The mind of the Left that supplies its anti-patriotic sentiments shares with a friend of America, the incomparable Alexis de Tocqueville, the premise that Americans are a Cartesian people (“I think, therefore I am”): dogmatic skeptics who need certainty through abstract premises.

Despite his high opinion of many American qualities, including their practicality, religious and commercial spirit, and independence, Tocqueville was appalled by their brash patriotism and excessive embrace of the Declaration of Independence (letter to Chabrol, July 16, 1831). Perhaps his final thought on the Declaration is seen in the fact that he never mentions it in his 700-page classic, Democracy in America.

In the same divided way, Thomas Jefferson himself embraced both modern skepticism and traditional piety. In consecutive chapters of his only book, Notes on the State of Virginia, he argued that it made no difference whether neighbors believe in 20 gods or none, and that we can only remain a free people if they hold that their “liberties are of the gift of God” (Query 19).

American statesmen have taken the latter perspective against religious skepticism and on the need for faith—but the modern Democratic Party are both Cartesian skeptics and moral fanatics. By contrast, Jefferson was a patriot and publicly pious. Rejecting both Tocqueville and Jefferson, the contemporary Democrats make their god something else—the forces of progress, heightened consciousness, or “science.”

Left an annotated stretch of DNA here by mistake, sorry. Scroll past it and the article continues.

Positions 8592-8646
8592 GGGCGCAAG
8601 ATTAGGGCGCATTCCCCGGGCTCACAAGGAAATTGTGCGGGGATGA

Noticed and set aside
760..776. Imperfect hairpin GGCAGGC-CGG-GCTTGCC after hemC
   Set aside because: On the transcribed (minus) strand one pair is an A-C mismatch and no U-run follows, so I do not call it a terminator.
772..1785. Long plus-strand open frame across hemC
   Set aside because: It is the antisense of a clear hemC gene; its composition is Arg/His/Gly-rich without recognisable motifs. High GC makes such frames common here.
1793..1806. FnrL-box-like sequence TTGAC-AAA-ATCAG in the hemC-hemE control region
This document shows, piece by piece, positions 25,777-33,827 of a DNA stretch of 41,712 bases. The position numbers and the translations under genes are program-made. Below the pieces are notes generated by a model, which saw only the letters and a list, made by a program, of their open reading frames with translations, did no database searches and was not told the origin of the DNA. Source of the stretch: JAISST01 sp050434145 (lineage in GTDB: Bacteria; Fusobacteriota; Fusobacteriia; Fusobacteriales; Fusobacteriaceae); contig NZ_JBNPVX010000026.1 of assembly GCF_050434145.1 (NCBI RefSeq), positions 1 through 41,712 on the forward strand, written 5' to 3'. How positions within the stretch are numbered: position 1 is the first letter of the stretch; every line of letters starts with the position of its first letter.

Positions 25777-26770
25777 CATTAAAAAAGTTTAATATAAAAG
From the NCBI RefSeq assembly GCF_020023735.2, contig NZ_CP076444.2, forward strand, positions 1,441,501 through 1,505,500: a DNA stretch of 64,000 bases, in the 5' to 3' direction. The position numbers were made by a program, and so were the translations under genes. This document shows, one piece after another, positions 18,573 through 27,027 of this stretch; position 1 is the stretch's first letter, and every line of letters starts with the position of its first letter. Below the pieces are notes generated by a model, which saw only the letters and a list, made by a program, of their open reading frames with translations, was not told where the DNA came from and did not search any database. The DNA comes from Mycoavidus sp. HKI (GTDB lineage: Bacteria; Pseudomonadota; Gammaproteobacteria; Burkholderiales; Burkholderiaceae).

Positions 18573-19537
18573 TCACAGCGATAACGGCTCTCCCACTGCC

Of course patriotism is another foolish sentiment to be dismissed or reinterpreted to fit the current social agenda. Relatively few Democrats describe themselves as “extremely” or “very patriotic.” Nationalism, in their view, is a close relative of national socialism. Their manifestations, like their statues, ought to be banned. If Robert E. Lee goes, Ulysses S. Grant is not far behind.

In his stirring speeches of the 1850s, Abraham Lincoln would sometimes ask, why do we celebrate the Fourth?  On one occasion he replied:

And now I appeal to all—to Democrats as well as others—are you really willing that the Declaration shall be thus frittered away?—thus left no more at most, than an interesting memorial of the dead past? thus shorn of its vitality, and practical value; and left without the germ or even the suggestion of the individual rights of man in it?

Like Americans back then, those who were at the Mall this Fourth of July know the Declaration is not just about sparklers. We felt it in our bones as we saw the flyover. I didn’t need to quote from Trump’s most fitting speech about patriotic Americans then and now. He gave a 21st-century answer in his reality show.

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Photo Credit: Jabin Botsford/The Washington Post via Getty Images

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About Ken Masugi

Ken Masugi, Ph.D., is a distinguished fellow of the Center for American Greatness and a senior fellow of the Claremont Institute. He has been a speechwriter for two cabinet members, and a special assistant for Clarence Thomas when he was chairman of the Equal Employment Opportunity Commission. Masugi is co-author, editor, or co-editor of 10 books on American politics. He has taught at the U.S. Air Force Academy, where he was Olin Distinguished Visiting Professor; James Madison College of Michigan State University; the Ashbrook Center of Ashland University; and Princeton University.